The Maryland chapter of the NAACP and other rights activists are calling for a third-party investigation into recent use-of-force arrests and a stun gun incident by Ocean City police officers.
The activists also want the officers involved suspended. They say the police used extreme tactics while enforcing anti-vaping laws on the boardwalk.
"I’m looking forward to the time when we won’t have to worry about our kids and family coming to Ocean City to have a good time,” Worcester County NAACP President Ivory Smith said at a news conference in Annapolis Wednesday. “And we’ve seen on the past weekend that our kids came down to have a good time. Well at the end of the results, it wasn’t a good time.”
The activists say the police actions were aggressive and fail to build trust with the community. They said these types of police tactics need to stop, and they want all camera footage released and the officers to be disciplined.
"There’s a great need for us to have better policing and community relations,” said Carl Snowden of the Caucus of African American Leaders of Anne Arundel County. “George Floyd is not something you erase away because it’s been more than a year.”
Brian Anderson, 19, is seen in a video being kneed multiple times by an officer Saturday.
Police say he wasn’t complying with the boardwalk vaping ban, refused to provide his ID and became disorderly.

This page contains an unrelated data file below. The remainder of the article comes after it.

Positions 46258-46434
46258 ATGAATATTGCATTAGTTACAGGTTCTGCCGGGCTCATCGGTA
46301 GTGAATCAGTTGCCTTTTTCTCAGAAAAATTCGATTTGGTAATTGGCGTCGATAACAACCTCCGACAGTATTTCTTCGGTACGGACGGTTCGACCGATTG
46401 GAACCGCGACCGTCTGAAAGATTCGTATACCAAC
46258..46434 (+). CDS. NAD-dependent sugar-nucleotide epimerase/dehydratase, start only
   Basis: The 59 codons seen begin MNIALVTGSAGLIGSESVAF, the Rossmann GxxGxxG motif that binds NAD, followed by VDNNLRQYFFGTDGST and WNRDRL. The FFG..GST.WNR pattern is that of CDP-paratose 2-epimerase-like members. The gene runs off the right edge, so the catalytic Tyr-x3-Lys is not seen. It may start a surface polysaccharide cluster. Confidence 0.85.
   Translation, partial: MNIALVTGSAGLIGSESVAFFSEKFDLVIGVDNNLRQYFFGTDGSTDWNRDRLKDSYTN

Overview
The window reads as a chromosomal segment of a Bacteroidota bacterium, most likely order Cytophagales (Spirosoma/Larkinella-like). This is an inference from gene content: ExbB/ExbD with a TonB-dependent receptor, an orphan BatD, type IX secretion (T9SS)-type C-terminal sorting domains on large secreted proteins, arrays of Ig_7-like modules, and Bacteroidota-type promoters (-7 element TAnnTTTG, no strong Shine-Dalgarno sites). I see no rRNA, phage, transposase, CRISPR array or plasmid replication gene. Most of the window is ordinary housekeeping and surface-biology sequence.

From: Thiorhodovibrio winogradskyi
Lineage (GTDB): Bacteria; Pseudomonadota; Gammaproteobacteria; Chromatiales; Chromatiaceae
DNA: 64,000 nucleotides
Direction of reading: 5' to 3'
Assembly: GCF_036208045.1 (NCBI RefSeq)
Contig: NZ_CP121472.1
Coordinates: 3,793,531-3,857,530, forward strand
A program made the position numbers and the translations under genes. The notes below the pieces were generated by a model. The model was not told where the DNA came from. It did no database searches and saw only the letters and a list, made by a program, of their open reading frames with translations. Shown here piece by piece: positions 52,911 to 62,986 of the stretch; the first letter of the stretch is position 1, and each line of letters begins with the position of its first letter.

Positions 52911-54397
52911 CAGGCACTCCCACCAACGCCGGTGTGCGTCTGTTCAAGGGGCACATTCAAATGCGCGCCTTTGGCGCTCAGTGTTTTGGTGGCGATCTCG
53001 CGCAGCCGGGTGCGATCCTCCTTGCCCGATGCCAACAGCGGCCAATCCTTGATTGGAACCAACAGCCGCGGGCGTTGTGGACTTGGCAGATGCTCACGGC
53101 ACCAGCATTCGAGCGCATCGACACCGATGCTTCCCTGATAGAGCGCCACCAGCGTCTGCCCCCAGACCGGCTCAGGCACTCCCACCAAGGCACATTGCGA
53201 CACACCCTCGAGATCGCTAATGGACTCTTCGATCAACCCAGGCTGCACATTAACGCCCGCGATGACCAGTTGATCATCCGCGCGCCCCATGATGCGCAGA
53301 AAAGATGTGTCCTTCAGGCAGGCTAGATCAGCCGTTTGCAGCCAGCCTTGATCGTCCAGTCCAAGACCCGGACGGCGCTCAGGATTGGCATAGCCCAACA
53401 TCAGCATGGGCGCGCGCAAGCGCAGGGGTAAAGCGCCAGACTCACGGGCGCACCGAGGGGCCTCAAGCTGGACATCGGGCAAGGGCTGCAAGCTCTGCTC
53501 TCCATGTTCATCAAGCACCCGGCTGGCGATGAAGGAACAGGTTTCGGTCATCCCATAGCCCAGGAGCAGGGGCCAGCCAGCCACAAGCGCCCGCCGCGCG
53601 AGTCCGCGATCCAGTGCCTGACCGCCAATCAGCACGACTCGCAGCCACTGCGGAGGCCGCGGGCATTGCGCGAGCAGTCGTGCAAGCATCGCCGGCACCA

Another video drawing criticism shows an officer use a Taser on another teenager June 6. While the video shows the teen with his hands up, police say he had been disorderly and threatened to kill officers. Video shows him later hogtied and carried by the officers.
While stopping short of calling for a boycott, activists said there will be an economic impact on the resort town.
“If Ocean City doesn’t want the money of young Black men, and they want to spend their time attacking them using MMA moves on them when they’re on the ground handcuffed, then maybe we shouldn’t spend our money in Ocean City,” said Willie Flowers, president of the NAACP Maryland State Conference.
The mayor of Ocean City asked for a thorough and transparent investigation, cautioned against jumping to conclusions and suggested it would not have happened if the teens had complied.
Activists say they’re unified and won’t stand silent until their demands are met. Lawmakers in Maryland passed sweeping police reforms this year, which include use of force standards, but those new laws have not yet gone into effect.